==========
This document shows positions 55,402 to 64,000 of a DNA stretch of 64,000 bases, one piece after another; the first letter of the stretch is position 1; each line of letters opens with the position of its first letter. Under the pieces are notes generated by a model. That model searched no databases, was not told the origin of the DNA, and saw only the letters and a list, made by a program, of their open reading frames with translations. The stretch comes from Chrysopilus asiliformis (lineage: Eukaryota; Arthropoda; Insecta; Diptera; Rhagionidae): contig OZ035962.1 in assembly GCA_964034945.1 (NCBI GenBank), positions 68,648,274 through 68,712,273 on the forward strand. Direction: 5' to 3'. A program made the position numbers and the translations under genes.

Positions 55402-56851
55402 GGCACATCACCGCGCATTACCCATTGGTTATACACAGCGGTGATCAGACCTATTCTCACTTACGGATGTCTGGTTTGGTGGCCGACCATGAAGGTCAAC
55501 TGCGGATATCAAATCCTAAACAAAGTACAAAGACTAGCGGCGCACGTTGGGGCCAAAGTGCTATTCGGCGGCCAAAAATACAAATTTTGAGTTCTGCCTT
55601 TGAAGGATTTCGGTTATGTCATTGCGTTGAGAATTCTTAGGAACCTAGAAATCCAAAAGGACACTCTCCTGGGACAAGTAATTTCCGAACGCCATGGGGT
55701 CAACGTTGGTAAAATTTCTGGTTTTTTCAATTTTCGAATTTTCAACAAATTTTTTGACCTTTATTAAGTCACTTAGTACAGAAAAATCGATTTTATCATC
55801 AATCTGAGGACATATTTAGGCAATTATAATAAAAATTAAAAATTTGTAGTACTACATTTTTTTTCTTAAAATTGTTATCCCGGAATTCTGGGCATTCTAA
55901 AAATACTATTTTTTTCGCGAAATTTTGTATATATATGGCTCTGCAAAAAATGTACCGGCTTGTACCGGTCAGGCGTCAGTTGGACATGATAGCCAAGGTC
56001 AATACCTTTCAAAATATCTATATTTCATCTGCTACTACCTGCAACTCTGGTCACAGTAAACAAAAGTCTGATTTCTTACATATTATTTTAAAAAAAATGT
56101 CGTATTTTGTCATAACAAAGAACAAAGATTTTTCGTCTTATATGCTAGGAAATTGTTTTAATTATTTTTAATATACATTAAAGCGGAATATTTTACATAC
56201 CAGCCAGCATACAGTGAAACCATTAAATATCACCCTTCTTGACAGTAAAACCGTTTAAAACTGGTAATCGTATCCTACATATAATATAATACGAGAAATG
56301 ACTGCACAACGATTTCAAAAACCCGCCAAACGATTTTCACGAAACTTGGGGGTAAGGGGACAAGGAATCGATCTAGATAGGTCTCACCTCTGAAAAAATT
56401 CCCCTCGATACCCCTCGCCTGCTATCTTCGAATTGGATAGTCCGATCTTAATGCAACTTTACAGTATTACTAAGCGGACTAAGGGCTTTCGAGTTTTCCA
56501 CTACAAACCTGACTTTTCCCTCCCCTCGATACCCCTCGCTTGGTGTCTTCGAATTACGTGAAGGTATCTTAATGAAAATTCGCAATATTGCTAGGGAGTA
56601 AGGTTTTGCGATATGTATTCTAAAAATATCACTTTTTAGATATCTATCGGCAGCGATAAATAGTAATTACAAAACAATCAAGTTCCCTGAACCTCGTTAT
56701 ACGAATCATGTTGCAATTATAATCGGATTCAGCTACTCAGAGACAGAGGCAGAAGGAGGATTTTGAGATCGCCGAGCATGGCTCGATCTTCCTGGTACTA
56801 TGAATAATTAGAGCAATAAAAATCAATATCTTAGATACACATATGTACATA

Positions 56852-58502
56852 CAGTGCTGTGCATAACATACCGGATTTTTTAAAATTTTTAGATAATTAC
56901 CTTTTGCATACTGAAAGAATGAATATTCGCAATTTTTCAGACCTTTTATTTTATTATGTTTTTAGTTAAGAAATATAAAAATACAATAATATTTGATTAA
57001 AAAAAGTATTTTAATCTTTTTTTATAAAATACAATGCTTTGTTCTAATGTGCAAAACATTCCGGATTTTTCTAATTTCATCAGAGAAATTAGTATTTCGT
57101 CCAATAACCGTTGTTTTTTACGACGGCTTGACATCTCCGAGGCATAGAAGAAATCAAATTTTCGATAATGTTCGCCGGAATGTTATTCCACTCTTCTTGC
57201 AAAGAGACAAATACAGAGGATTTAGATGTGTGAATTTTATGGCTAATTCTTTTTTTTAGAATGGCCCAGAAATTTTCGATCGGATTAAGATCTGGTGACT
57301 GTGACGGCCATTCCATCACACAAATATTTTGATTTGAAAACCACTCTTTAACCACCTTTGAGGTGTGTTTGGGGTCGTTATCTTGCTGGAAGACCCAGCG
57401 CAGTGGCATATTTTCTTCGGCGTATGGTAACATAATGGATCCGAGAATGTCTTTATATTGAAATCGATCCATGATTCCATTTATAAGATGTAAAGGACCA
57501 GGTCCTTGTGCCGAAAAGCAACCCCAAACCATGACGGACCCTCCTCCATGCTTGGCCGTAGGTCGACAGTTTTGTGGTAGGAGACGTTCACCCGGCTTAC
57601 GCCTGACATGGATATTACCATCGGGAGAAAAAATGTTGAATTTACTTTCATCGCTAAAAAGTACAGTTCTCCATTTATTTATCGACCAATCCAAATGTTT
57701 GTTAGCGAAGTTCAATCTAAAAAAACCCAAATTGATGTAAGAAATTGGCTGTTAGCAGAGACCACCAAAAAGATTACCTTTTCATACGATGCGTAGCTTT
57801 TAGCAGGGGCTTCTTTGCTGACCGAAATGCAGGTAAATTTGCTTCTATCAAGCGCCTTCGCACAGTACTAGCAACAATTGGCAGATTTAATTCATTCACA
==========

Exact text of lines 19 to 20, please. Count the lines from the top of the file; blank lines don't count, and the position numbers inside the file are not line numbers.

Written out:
56852 CAGTGCTGTGCATAACATACCGGATTTTTTAAAATTTTTAGATAATTAC
56901 CTTTTGCATACTGAAAGAATGAATATTCGCAATTTTTCAGACCTTTTATTTTATTATGTTTTTAGTTAAGAAATATAAAAATACAATAATATTTGATTAA